Combining the backlog clearance delay with the Expected Link Delay (ELD), the average delivery delay for the packets generated during the period can be written as . Average delay for the packets generated during the period can be written as . Therefore, the overall average packet delay for on-body opportunistic routing can be expressed as

or

where Expected Link Delay (ELD) can be computed in (2) and . Note that this expression is valid when the system is stable in the sense that on an average, all packets generated during the and periods are able to be delivered during the period for the link between nodes and .

### 5.2. Randomized Routing

In randomized routing protocol (RAND), if a node with a data packet does not have a direct connection with the destination, the node forwards the data packet to a neighbor chosen at random [19, 20]. The packet is subsequently forwarded in the same way, till it is received at the destination. Unlike for hot-potato routing [20] in large networks, the delay performance of RAND can often be better than that of opportunistic routing in small body area networks only with few nodes. Smaller topologies have lesser number of end-to-end path combinations, leading to quicker delivery. Also, the network partitioning, as shown in Figure 3, helps reducing the path combinations even further. Packet looping, which is inherent in a randomized routing protocol, can be avoided by recording a packet's traversed path in it incrementally so that a forwarding filtering can be implemented. A packet is never forwarded to a node that is recorded in that packet's already traversed path. Like OPPT, the randomized protocol is also simple to implement but can deliver lower packet delay compared to OPPT. A packet being forwarded using the RAND protocol, however, can suffer from a large number of unnecessary forwarding before it is delivered at the destination. In other words, this protocol can be quite energy-inefficient.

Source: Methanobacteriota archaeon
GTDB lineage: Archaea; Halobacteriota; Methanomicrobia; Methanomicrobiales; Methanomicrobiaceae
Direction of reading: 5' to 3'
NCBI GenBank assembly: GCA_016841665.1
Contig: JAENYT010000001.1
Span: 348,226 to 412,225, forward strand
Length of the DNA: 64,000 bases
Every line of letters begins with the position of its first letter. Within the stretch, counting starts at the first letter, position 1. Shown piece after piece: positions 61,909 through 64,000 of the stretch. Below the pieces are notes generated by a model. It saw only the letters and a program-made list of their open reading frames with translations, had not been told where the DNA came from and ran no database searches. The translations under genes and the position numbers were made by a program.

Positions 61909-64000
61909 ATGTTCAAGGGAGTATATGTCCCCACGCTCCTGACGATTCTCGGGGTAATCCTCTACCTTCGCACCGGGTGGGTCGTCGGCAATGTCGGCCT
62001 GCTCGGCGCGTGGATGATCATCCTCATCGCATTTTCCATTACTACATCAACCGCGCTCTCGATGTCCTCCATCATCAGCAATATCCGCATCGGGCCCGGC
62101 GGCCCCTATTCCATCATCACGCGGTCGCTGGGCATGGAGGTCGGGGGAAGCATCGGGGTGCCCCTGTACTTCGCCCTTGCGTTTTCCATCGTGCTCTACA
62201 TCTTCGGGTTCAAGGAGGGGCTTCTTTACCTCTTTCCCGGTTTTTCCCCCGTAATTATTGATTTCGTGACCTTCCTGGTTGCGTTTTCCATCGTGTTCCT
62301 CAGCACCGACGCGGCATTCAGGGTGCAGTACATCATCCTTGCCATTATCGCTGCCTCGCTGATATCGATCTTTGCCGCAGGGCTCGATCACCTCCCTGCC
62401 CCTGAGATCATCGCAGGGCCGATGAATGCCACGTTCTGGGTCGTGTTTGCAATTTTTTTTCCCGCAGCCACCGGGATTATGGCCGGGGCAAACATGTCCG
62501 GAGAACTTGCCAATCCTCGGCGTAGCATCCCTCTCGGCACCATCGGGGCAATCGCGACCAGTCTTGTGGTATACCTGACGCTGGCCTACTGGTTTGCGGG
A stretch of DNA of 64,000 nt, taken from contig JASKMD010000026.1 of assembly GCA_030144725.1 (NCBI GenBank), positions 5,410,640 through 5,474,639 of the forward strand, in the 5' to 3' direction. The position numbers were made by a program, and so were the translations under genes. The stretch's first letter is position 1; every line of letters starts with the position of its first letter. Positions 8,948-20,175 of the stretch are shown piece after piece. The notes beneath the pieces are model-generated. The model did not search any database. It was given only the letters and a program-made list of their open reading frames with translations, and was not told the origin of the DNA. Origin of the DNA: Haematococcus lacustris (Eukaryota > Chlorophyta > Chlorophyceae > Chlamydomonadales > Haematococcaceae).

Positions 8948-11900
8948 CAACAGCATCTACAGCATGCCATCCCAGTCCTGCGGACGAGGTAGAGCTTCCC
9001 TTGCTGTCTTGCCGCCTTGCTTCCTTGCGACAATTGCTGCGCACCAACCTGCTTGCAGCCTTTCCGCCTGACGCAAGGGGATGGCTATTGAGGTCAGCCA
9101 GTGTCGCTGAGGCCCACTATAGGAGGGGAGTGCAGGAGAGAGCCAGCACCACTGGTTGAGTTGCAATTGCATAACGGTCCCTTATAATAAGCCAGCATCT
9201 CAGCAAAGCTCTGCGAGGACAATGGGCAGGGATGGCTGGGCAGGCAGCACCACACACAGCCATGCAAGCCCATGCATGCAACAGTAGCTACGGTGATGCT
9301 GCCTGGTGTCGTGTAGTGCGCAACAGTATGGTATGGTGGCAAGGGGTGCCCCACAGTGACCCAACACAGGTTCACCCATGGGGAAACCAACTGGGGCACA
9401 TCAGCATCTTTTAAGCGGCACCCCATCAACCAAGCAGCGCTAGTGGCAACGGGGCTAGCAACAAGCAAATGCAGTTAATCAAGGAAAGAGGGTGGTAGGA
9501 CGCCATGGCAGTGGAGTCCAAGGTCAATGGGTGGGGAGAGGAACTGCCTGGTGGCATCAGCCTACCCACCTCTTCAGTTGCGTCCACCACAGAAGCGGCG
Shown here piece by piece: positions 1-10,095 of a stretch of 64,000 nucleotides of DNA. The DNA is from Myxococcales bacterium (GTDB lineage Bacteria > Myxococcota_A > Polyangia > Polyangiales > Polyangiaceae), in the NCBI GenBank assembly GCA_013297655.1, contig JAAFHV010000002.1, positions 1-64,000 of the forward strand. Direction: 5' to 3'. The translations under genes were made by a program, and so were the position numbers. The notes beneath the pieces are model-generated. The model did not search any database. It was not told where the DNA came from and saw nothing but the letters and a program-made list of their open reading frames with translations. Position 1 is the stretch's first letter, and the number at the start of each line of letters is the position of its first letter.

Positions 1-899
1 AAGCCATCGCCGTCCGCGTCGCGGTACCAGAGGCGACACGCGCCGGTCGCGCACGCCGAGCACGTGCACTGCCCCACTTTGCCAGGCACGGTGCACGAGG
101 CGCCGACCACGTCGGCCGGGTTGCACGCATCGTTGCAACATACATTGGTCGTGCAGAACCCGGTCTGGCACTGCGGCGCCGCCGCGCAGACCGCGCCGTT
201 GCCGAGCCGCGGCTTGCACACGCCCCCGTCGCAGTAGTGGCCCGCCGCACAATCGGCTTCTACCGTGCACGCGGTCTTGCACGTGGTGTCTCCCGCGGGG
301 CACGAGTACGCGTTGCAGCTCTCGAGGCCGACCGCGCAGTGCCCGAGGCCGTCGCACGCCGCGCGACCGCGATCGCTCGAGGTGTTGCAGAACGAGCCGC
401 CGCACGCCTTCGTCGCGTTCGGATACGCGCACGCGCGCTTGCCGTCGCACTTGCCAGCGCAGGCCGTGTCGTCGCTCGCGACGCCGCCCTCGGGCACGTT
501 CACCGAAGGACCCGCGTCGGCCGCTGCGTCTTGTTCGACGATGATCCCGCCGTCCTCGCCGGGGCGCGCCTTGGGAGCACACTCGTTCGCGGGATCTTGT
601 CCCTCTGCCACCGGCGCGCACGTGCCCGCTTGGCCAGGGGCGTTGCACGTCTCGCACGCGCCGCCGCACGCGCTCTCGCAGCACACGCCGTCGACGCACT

Definition 3 (forwarding probability).

In RAND forwarding, a node- forwards a packet uniformly randomly to one of its currently connected neighbors. Therefore, at any time slot , the probability of node forwarding a packet to node is defined as

where is the number of nodes in the on-body network. Equation (5) is applicable as long as node currently has at least one neighbor, and none of those neighbors is the destination node (i.e., ). In case when node has destination as a current neighbor, the packet is forwarded to node with probability "1". Also, when node has no current neighbors, it keeps buffering the packet (i.e., ), resulting in for all . Incorporating all these situations, (5) can be expanded as

Definition 4 (forwarding matrix).

The forwarding matrix captures the forwarding probabilities at time slot across all possible links in the network with nodes and can be represented as

The Forwarding Matrix has two notable properties. First, the elements in the th row are all zeros since the destination node never forwards a packet. The elements in the th column, however, are either 1 or zero (not explicitly shown above), depending on node 's instantaneous connectivity with the other nodes as expressed above in (6). Second, the summation of all elements in all rows (except the th row) should be 1. The Forwarding Matrix, which depends on the link states , can be created after the forwarding probabilities are computed using (6) based on the observed link states from the collected WBAN topology traces.

Consider a data packet that is generated at node during the th time slot, and delivered to node at the th time slot, resulting in a delay of slots. The value of can vary from 0 to infinity. Let the probability of the above event (i.e., delivering the packet with a delay of slots) be represented as the delivery probability , which can be expressed as

which is the element of the product matrix for a packet generated at time slot and delivered at time . Equation (8) shows the probability of delivering a packet with a delay of slots, where can range from 0 to infinity. Therefore, the expected RAND forwarding delay for a packet that was generated at the th time slot can be written as